Another part of the trilogy that shifted my thinking was the parental relationships Nassun shared with Jija, her father, and Essun, her mother. As I’m writing this essay, it made me re-read and reflect on the book. In The Obelisk Gate, we see more of Jija and Nassun and their relationship as they travel together. At the beginning of their relationship, we see that Nassun prefers her father over her mother since Jija doesn’t abuse or scold her like her mother. He was also a safe place for Nassun when she was younger, with him hugging and petting her hair/head. This got me thinking about how dads are usually stereotyped as the “fun parent”. Meanwhile, mothers are usually tasked with raising and disciplining their children, making them seem like the less “fun parent” (Grose 2020). This made me think about how I may have viewed my parents growing up and if those stereotypes were true in my household. 

Another example of a family dynamic in the book is the guardians and orogenes. In Jemisin’s blog titled “On Family”, she talks about the family the Fulcrum has created, and that the love created in this environment was conditional. Jemisin quotes, “Obey the Guardians, pass the tests, follow the rules, and receive love and respect as a reward. Disobey and receive broken bones, whippings, public humiliation, and potentially torture and lobotomization in a node chair,” (Jemisin 2015). Reading this blog post got me thinking more about the book and the types of love written, whether it was conditional, toxic, one-sided, etc. It also got me thinking about the family dynamic within Asian households. Though what’s said next isn’t true for every Asian family, it does hold true for some. In Asian culture, parents put immense pressure on their children to do well in school and have reputable careers like becoming doctors or lawyers. This can give off the message that the parents will only love or be proud of their children if they achieve something great, which shows conditional love, and if the child does not perform up to those standards there is little love (Huynh 2024). This once again got me thinking about my childhood growing up and the type of love I may have received from my parents.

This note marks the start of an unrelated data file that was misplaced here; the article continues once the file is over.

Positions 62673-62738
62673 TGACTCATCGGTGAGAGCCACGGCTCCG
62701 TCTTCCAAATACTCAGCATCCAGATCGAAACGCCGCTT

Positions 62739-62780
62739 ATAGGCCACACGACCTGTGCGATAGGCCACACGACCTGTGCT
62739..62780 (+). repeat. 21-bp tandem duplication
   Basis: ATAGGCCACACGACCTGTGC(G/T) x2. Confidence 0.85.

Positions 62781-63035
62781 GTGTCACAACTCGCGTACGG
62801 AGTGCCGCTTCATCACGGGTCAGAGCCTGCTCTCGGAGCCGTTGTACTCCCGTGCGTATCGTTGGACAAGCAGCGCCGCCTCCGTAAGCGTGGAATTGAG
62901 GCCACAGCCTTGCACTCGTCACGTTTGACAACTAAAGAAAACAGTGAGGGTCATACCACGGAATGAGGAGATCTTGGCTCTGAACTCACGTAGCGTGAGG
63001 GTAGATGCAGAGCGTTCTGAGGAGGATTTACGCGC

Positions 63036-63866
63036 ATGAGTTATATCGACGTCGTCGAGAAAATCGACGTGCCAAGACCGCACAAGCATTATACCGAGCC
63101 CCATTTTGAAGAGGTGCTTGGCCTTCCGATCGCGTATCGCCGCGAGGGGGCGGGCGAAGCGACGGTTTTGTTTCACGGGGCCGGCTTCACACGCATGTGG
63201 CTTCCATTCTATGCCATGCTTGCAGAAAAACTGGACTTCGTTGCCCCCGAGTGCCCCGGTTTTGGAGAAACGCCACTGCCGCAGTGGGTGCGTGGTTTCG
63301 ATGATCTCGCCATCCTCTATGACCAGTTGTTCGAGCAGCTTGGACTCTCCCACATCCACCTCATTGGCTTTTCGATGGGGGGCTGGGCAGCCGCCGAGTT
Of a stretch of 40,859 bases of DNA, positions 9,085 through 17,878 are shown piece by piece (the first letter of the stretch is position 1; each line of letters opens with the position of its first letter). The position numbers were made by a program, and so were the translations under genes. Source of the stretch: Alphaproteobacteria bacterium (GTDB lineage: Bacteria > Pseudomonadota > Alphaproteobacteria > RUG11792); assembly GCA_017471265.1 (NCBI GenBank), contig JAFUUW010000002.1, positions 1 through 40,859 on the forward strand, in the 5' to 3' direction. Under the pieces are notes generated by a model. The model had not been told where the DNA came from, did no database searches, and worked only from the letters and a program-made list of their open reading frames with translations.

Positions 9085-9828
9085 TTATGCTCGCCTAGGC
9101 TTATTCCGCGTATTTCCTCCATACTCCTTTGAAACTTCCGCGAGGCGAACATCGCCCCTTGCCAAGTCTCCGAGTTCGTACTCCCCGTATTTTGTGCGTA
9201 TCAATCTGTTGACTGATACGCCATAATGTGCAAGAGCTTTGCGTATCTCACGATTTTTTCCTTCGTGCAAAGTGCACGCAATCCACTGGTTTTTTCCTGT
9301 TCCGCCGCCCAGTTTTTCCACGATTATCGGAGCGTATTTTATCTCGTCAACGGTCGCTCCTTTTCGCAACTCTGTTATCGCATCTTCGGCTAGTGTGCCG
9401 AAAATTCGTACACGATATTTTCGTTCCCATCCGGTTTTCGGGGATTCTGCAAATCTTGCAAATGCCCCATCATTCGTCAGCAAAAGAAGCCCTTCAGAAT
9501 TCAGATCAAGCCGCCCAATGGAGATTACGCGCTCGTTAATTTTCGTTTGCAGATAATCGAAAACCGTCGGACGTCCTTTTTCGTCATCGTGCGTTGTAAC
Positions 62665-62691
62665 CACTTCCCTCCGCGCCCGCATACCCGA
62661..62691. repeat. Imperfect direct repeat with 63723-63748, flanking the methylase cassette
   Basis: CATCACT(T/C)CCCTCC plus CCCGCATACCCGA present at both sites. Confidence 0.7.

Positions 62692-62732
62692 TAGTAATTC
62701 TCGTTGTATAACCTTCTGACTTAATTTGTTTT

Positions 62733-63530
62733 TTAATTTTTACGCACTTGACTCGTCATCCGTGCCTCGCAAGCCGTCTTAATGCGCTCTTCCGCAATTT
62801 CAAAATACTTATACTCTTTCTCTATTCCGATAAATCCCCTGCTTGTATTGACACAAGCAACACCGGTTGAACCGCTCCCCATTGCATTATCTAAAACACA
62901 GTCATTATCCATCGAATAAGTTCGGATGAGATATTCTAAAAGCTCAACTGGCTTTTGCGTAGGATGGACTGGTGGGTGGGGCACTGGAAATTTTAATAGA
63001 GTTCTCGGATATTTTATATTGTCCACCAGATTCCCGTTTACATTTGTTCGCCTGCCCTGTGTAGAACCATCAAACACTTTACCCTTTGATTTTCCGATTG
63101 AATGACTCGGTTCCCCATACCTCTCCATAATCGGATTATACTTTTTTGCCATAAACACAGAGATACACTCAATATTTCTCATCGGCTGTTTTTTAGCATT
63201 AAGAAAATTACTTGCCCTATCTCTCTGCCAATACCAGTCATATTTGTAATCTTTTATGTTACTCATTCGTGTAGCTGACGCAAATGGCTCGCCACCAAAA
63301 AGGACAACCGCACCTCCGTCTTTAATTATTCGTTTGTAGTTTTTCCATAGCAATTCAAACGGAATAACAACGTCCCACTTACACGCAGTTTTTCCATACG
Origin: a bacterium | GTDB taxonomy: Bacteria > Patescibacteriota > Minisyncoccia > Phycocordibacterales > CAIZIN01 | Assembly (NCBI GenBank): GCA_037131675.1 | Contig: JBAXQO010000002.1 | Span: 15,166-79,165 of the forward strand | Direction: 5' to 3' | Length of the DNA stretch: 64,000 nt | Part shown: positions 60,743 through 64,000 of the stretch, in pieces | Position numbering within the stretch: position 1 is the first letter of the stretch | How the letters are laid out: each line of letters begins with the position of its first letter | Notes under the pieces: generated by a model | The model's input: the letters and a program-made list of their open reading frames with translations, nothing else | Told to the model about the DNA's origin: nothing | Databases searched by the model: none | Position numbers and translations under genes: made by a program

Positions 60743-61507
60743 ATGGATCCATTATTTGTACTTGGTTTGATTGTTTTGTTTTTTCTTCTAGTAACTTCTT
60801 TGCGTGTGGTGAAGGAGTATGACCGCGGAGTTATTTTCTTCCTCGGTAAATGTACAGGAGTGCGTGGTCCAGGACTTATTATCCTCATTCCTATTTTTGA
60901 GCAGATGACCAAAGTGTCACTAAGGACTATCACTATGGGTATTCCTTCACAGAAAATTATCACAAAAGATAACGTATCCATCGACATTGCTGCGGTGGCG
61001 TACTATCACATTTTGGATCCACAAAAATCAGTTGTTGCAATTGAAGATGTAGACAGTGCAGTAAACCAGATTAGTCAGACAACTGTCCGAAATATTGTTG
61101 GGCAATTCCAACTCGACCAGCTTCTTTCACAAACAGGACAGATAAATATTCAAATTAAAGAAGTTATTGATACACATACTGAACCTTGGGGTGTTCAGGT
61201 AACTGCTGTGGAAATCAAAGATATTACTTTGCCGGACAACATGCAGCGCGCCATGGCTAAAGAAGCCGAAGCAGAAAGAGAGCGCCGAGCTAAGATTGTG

Jemisin’s Broken Earth Trilogy series taught me tremendous growth, and reflections on my own life through her writing. From the beginning, her writing taught me a lot about race and society, but later on, it taught me more about character and personal growth. Thinking back on it, Jemisin’s writing also seemed very personal from her own experiences in life, which can be read from her blog posts. Since she’s also a woman of color her writing resonates with me, making her writing very personal. In conclusion, the meaningful words and real-world connections she makes in her book inspired me to think more about my life and the world I live in, which made me love and care more about this series than I originally thought. 


American Psychological Association. (2023). Apa Dictionary of Psychology. American Psychological Association. https://dictionary.apa.org/intergenerational-trauma

Grose, J. (2020, April 29). I don’t want to be a fun mom. The New York Times. https://www.nytimes.com/2020/04/29/parenting/fun-parent.html

Huynh, L. (2024, March 20). Dysfunctional Asian Family Dynamics: Asian therapist explains. San Jose Marriage Therapist & Counselor. https://liahuynh.com/dysfunctional-asian-family-dynamics-asian-therapist-explains/

Jemisin, N. K. (2015, October 30). On family. Epiphany 2.0. https://nkjemisin.com/2015/10/on-family/

LaVallee, Z. (2022, May 18). The reality of balance and Love in the broken earth trilogy. ImPossibilities. https://morrison.sunygeneseoenglish.org/2022/05/18/the-reality-of-balance-and-love-in-the-broken-earth-trilogy%EF%BF%BC/

Loyola University Maryland . (n.d.). Common reactions to sexual assault. Counseling Center | Loyola University Maryland. https://www.loyola.edu/department/counseling-center/services/students/concerns/sexual-assault/reactions.html#:~:text=In%20some%20instances%2C%20guilty%20feelings,referred%20to%20as%20survivor’s%20guilt.&text=Self%2Dimage%20frequently%20suffers%20as%20a%20result%20of%20the%20assault.

Ye, E. (2024, February 23). Lithosphere essay (the fifth season by N.K. Jemisin, Engl 111). ImPossibilities. https://morrison.sunygeneseoenglish.org/2024/02/23/lithosphere-essay-the-fifth-season-by-n-k-jemisin-engl-111/